A New Global Approach to an Armenian Problem


globalarmenainnubarBy Alin K. Gregorian

Mirror-Spectator Staff

BOSTON — On Friday, October 28, a new movement was launched in the Armenian world, one that aims to reshape how Armenians think of themselves and one in which they can join hands across the world as a network to help each other in the diaspora as well as Armenia.

The launch of Global Armenians was done through full-page ads in the New York Times and Hayastani Hanrapetutyun on Friday. The date was chosen to coincide with the 110th anniversary celebrations of the Armenian General Benevolent Union (AGBU) in New York.

The initial signatories whose names appeared in the advertisements include Ruben Vardanyan, Dr. Noubar Afeyan, Vartan Gregorian, Charles Aznavour, Lord Ara Darzi, Ambassador Edward Djerejian, Dickran Tevrizian, Samvel Karapetyan, Charles Aznavour and Salpi Ghazarian.

Afeyan, interviewed on Monday, October 31, said the choice of the newspapers reflects both the international world and Yerevan, as the capital city of the Armenian world.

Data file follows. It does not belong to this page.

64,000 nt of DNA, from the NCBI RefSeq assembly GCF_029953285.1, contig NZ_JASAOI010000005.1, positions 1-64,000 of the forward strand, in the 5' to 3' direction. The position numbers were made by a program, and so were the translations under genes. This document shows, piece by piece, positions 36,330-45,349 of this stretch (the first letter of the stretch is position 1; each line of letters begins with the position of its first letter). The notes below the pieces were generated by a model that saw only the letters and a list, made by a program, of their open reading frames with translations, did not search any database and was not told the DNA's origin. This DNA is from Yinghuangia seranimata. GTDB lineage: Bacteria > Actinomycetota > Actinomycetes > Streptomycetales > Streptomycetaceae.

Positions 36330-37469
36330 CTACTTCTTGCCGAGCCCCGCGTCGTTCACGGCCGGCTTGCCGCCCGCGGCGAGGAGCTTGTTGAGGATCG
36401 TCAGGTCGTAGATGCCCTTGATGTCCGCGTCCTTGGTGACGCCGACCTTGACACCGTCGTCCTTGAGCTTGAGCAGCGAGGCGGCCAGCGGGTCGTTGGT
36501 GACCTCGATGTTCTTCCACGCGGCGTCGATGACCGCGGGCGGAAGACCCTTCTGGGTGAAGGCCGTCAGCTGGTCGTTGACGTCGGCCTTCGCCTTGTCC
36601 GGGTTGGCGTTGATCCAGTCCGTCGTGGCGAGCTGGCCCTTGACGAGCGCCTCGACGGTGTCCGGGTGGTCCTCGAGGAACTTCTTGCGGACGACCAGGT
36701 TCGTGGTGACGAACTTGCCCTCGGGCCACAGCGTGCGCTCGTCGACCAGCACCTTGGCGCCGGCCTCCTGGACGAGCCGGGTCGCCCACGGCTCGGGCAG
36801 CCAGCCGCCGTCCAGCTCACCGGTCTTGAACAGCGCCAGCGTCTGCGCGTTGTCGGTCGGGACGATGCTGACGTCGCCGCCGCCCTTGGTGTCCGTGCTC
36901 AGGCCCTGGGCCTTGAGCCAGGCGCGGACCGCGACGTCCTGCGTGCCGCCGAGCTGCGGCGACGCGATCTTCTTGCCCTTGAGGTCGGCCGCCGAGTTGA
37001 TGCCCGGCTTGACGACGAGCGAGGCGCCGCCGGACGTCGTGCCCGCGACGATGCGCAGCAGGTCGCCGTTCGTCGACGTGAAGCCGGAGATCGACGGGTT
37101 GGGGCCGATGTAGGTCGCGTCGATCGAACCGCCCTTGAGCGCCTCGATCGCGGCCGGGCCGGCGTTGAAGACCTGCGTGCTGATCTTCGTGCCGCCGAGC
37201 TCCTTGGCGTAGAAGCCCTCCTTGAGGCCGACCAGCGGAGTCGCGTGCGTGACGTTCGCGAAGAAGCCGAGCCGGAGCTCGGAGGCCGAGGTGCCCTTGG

“It is the notion of one world. We are essentially saying that it is time to think differently,” he said. “What is next? We are entering a period of broad discussion. Far be it for us to prescribe what this means.”

(He stressed that the advertisements were not paid for nor endorsed by the AGBU.)

According to the ad, Global Armenians presents: “An opportunity for the Armenian world to pivot toward a future of prosperity, to transform the post-Soviet Armenian Republic into a vibrant, modern, secure, peaceful and progressive homeland for a global nation.

“An opportunity for Armenians not only to have survived Genocide, but to reconstitute and thrive.

“An opportunity for Armenia to secure long-lasting social and economic improvement, for our citizens today as well as for our children and the future of our global nation.”

The idea is to work within the framework of established organizations with great reach and deep resources, both in Armenia and the diaspora, such as the AGBU or the Initiatives for Development of Armenia (IDeA). Both can be “inclusive platforms for identity, culture and prosperity.”